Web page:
COVID-19

Embracing the Next Normal: Six Key Questions Every Executive Team Should Be Asking

In a year wrought with uncertainty, one thing has remained constant: the need to adapt. We’ve been evolving with the realities of the COVID-19 pandemic on a global scale and are experiencing a reawakening on issues related to social justice, climate change and a search for purpose. The call for action is reverberating across all aspects of our economy, even as more questions surface. But unlike the evolutions we’ve experienced in the past, success in the year ahead cannot be driven from the board room alone. The conversation is more nuanced and more personal – and those companies most likely to thrive in the next normal will be those who are able to connect with employees on a personal level and embed a change capability into their corporate culture.

1. How do I communicate with my team about the COVID-19 vaccine?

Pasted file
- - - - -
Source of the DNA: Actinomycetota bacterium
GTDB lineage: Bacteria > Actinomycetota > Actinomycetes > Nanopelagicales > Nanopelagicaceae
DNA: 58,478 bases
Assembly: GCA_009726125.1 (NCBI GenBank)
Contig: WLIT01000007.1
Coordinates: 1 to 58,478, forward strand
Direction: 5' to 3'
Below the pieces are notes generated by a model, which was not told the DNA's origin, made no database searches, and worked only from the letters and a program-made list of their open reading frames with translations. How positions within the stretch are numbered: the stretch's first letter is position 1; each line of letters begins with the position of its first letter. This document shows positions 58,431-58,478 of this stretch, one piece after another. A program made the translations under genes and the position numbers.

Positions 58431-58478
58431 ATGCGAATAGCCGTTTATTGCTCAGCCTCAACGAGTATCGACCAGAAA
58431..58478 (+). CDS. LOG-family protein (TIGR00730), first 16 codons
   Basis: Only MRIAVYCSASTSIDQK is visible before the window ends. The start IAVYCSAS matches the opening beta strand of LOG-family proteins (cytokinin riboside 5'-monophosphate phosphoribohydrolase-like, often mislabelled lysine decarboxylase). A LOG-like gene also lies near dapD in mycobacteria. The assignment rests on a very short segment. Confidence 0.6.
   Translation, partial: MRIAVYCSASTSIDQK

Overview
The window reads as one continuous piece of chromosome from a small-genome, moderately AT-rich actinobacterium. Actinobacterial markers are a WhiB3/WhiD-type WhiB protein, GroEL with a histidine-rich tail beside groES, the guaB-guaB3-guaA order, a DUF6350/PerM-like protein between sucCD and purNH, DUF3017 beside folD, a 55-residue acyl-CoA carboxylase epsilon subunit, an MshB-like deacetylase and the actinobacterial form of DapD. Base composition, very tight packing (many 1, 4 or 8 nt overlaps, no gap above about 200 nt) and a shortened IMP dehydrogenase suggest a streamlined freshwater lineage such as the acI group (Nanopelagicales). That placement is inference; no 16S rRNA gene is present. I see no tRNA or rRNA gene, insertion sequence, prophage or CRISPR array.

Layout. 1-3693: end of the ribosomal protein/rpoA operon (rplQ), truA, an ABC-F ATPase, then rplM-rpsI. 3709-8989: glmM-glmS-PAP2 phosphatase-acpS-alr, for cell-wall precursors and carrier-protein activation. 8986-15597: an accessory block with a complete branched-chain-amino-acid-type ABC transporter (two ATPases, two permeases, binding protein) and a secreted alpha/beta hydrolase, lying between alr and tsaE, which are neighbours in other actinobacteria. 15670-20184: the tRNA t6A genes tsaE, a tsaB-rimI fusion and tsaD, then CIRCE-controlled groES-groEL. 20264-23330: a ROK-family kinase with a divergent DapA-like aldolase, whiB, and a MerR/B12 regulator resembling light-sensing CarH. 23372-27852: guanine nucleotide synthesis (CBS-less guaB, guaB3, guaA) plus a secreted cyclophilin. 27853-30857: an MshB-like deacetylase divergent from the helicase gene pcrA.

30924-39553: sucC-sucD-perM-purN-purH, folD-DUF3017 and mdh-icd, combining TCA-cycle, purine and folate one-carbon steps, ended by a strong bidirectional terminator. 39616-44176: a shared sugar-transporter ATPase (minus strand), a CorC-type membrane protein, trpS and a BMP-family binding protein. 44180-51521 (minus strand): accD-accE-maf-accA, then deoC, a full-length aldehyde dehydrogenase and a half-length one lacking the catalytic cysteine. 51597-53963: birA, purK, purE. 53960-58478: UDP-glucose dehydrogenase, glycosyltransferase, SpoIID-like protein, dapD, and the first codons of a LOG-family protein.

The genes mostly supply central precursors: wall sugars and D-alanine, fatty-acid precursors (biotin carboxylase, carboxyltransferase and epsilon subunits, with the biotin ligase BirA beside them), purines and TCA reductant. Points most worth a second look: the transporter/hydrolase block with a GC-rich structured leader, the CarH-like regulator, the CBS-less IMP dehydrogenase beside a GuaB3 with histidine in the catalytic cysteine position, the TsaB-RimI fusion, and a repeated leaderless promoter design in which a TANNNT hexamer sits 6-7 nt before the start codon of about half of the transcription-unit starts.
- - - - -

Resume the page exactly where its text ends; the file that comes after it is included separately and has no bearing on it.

2. What should I be doing now to retain top talent and keep employees focused?

3. How can I begin preparing teams to return to the workplace – even if I’m not sure when we’ll return or what our policies will be?

4. Where and how do we need to change the way we do business to meet our customers’ evolving expectations?

5. What can – and should – I do to better manage compliance risks as the new Administration takes office?

6. How have we delivered on the DEI commitments we made last year – and where do we still need to bolster our efforts?

1. How do I communicate with my team about the COVID-19 vaccine?

Vaccination is an emotionally charged topic. Lives have been lost, many groups continue to feel underrepresented in the research, and people are being asked to make decisions without any data about the long-term benefits and risks (among other factors). A successful communications campaign must therefore appeal on both a rational and emotional level, based on a clear understanding of local policies, the advice of health experts and employees’ personal views. Consistency in internal communications will be critical – particularly given legal concerns – but leaders also must have the training and tools necessary to adapt content to local circumstances and the needs of their teams.